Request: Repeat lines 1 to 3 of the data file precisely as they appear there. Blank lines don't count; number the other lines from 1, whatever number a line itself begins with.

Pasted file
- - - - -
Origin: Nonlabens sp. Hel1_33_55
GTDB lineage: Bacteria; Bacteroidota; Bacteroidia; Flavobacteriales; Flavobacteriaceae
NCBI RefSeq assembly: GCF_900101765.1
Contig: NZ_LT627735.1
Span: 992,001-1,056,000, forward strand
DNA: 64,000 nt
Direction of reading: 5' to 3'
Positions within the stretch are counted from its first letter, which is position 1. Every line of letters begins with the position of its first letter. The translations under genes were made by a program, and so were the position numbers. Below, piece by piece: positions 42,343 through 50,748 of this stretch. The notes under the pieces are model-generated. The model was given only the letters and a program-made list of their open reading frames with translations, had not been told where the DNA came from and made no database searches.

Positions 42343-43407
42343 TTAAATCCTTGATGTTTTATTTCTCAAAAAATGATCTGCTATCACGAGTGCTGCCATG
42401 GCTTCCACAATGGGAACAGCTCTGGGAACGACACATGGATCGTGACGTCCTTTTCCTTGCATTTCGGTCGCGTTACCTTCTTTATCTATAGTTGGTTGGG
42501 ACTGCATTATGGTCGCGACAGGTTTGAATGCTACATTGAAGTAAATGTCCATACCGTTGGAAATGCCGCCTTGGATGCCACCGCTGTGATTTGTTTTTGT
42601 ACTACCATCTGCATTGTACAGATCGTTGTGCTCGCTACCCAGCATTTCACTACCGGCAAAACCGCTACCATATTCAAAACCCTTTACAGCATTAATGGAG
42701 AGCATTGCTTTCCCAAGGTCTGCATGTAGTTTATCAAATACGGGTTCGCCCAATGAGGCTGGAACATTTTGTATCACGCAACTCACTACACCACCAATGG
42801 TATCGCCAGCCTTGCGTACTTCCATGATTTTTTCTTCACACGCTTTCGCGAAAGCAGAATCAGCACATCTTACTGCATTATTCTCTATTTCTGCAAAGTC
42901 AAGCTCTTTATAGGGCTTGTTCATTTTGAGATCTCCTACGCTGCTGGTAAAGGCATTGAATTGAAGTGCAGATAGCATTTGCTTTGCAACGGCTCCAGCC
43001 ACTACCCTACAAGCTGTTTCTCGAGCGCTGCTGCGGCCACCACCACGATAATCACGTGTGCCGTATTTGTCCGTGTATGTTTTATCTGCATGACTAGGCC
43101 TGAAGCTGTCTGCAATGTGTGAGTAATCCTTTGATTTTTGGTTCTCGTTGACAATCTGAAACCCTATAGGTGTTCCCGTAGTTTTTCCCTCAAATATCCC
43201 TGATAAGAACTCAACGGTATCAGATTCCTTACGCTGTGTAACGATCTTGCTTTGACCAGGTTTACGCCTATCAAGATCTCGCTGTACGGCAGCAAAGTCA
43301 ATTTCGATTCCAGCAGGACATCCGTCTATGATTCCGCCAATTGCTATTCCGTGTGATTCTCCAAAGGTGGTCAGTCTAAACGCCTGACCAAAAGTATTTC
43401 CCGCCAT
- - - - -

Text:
Origin: Nonlabens sp. Hel1_33_55
GTDB lineage: Bacteria; Bacteroidota; Bacteroidia; Flavobacteriales; Flavobacteriaceae
NCBI RefSeq assembly: GCF_900101765.1